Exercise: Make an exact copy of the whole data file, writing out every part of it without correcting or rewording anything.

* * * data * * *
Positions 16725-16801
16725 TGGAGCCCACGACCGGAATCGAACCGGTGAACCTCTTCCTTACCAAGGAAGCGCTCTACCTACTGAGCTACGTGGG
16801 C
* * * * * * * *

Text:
Positions 16725-16801
16725 TGGAGCCCACGACCGGAATCGAACCGGTGAACCTCTTCCTTACCAAGGAAGCGCTCTACCTACTGAGCTACGTGGG
16801 C